Clashes in Rakhine State: Rohingya refugees stopped at Bangladesh border
Bangladesh border guards send back boats full of Muslim women and children fleeing Myanmar army violence. The death toll in Rakhine State reaches 90 deaths and 30,000 displaced people. Myanmar and UN clash.
Naypyiadaw (AsiaNews) – The situation of Myanmar’s Rohingya Muslims is getting worse. In the past two months, Myanmar soldiers have been driving them towards the border with Bangladesh, where thousands are seeking refuge.
In the last two weeks, Bangladeshi border guards have prevented more than 1,000 Rohingya, including many women and children, from entering the country by boat, officials said. Boats full of refugees have also been forced back to Myanmar territorial waters.
Clashes between Myanmar soldiers and what the authorities call Rohingya Muslim militants have occurred in the past few weeks in the south-western state of Rakhine.
The Rohingya are a Muslim minority (just over a million) originally from Bangladesh living in refugee camps in several parts of the Myanmar where they have been denied citizenship.
As a result of the violence, at least 90 people have died and about 30,000 have been displaced since the beginning of October.
At present, soldiers continue to go from village to village clearing the area of rebel elements. Appeals for peace by Card Charles Maung Bo, archbishop of Yangon, have fallen on deaf ears.
Bangladesh’s main opposition leader Khaleda Zia joined other political parties and Muslim groups calling for the Rohingya to be given shelter.
Some displaced people managed to reach an unofficial refugee camp in Bangladesh. At least 1,338 have arrived in the community since mid-October. Samira Akhter is one of them.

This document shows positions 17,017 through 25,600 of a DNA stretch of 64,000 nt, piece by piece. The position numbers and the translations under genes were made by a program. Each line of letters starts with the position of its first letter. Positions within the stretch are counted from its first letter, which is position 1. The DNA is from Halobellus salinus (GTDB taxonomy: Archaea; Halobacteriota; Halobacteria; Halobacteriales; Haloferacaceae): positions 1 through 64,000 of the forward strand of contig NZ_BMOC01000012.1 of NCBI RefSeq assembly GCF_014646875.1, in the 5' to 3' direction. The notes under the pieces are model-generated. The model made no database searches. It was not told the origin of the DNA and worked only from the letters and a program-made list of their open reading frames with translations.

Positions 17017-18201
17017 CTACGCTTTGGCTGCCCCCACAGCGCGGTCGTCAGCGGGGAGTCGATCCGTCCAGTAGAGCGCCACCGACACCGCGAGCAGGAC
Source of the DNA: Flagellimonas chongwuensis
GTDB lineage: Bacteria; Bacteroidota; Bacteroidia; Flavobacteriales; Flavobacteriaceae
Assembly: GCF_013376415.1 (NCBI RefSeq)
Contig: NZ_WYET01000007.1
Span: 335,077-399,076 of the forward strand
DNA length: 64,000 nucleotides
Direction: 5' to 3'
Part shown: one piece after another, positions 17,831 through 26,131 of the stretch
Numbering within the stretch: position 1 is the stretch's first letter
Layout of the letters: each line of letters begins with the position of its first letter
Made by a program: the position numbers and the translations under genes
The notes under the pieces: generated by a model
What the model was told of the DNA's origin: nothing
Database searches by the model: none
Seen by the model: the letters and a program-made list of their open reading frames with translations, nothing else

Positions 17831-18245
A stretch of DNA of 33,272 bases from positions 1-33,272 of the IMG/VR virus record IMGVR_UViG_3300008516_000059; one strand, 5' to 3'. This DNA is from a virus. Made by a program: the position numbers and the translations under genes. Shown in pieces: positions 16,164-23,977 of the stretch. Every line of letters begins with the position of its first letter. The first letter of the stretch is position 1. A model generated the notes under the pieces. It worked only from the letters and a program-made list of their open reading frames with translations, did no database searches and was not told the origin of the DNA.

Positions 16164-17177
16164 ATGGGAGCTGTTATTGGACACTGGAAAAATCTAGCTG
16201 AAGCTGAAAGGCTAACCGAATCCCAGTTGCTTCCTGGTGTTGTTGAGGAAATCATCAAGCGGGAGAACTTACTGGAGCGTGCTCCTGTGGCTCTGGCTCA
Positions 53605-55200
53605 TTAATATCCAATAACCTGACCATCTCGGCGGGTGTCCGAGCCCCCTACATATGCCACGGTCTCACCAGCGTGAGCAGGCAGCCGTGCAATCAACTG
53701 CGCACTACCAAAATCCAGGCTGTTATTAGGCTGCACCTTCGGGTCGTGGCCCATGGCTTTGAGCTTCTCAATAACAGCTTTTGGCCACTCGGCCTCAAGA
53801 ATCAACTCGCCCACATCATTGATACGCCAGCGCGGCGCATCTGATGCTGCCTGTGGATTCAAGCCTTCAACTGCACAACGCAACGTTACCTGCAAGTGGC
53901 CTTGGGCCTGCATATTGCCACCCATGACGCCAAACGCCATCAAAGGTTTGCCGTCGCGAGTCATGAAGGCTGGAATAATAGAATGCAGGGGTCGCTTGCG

“The military killed my husband and torched our home. I fled to a hill along with my three children and neighbours. We hid there for a week,” she said.
Meanwhile, Myanmar and the United Nations are at loggerheads. Last Thursday (24 November), John McKissick, head of the United Nations refugee agency (UNHCR) on the Bangladeshi border, accused Myanmar of conducting a genocide campaign on stateless Rohingya Muslims.
Specifically, he accused Myanmar army soldiers and border police of killing villagers, raping women and girls, and burning down homes in Rohingya communities for no reason.
“Now it’s very difficult for the Bangladeshi government to say the border is open because this would further encourage the government of Myanmar to continue the atrocities and push them out until they have achieved their ultimate goal of ethnic cleansing of the Muslim minority in Myanmar,” McKissick said.
Htin Linn, Myanmar’s permanent representative to the UN in Geneva, Switzerland, lodged a protest against John McKissick.
At the same time, a statement was posted on Sunday on the Facebook page of Myanmar’s State Counsellor’s Office Aung San Suu Kyi.
“If such allegations were indeed made by the UNHCR,” the post said, “then Myanmar lodges strong objection against the UNHCR for unjust allegations made without substantiating evidence [against] the Myanmar government”.
Suu Kyi, who is Myanmar’s de facto leader, had to delay a three-day visit to Indonesia because of protests in the Muslim majority country against Myanmar’s repression against the Rohingya.